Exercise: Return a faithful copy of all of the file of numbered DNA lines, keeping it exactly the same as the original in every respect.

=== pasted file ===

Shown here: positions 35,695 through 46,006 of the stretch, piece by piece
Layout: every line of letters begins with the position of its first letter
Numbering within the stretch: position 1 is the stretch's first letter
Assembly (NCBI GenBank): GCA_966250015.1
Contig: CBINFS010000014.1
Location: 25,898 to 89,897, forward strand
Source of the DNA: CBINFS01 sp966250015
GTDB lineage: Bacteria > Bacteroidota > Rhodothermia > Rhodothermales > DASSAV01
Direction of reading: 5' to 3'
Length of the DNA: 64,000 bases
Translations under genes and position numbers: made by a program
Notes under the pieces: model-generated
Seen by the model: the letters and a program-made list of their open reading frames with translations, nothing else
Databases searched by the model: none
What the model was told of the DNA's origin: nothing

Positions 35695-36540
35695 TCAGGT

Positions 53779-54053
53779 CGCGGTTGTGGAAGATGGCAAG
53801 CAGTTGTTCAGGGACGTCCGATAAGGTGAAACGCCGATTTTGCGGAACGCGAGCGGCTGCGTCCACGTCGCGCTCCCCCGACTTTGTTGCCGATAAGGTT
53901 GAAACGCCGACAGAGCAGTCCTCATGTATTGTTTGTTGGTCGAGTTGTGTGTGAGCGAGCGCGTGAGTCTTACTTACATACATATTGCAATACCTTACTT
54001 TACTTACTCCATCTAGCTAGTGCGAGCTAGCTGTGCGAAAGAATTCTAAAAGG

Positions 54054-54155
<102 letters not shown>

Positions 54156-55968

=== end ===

Shown here: positions 35,695 through 46,006 of the stretch, piece by piece
Layout: every line of letters begins with the position of its first letter
Numbering within the stretch: position 1 is the stretch's first letter
Assembly (NCBI GenBank): GCA_966250015.1
Contig: CBINFS010000014.1
Location: 25,898 to 89,897, forward strand
Source of the DNA: CBINFS01 sp966250015
GTDB lineage: Bacteria > Bacteroidota > Rhodothermia > Rhodothermales > DASSAV01
Direction of reading: 5' to 3'
Length of the DNA: 64,000 bases
Translations under genes and position numbers: made by a program
Notes under the pieces: model-generated
Seen by the model: the letters and a program-made list of their open reading frames with translations, nothing else
Databases searched by the model: none
What the model was told of the DNA's origin: nothing

Positions 35695-36540
35695 TCAGGT

Positions 53779-54053
53779 CGCGGTTGTGGAAGATGGCAAG
53801 CAGTTGTTCAGGGACGTCCGATAAGGTGAAACGCCGATTTTGCGGAACGCGAGCGGCTGCGTCCACGTCGCGCTCCCCCGACTTTGTTGCCGATAAGGTT
53901 GAAACGCCGACAGAGCAGTCCTCATGTATTGTTTGTTGGTCGAGTTGTGTGTGAGCGAGCGCGTGAGTCTTACTTACATACATATTGCAATACCTTACTT
54001 TACTTACTCCATCTAGCTAGTGCGAGCTAGCTGTGCGAAAGAATTCTAAAAGG

Positions 54054-54155
<102 letters not shown>

Positions 54156-55968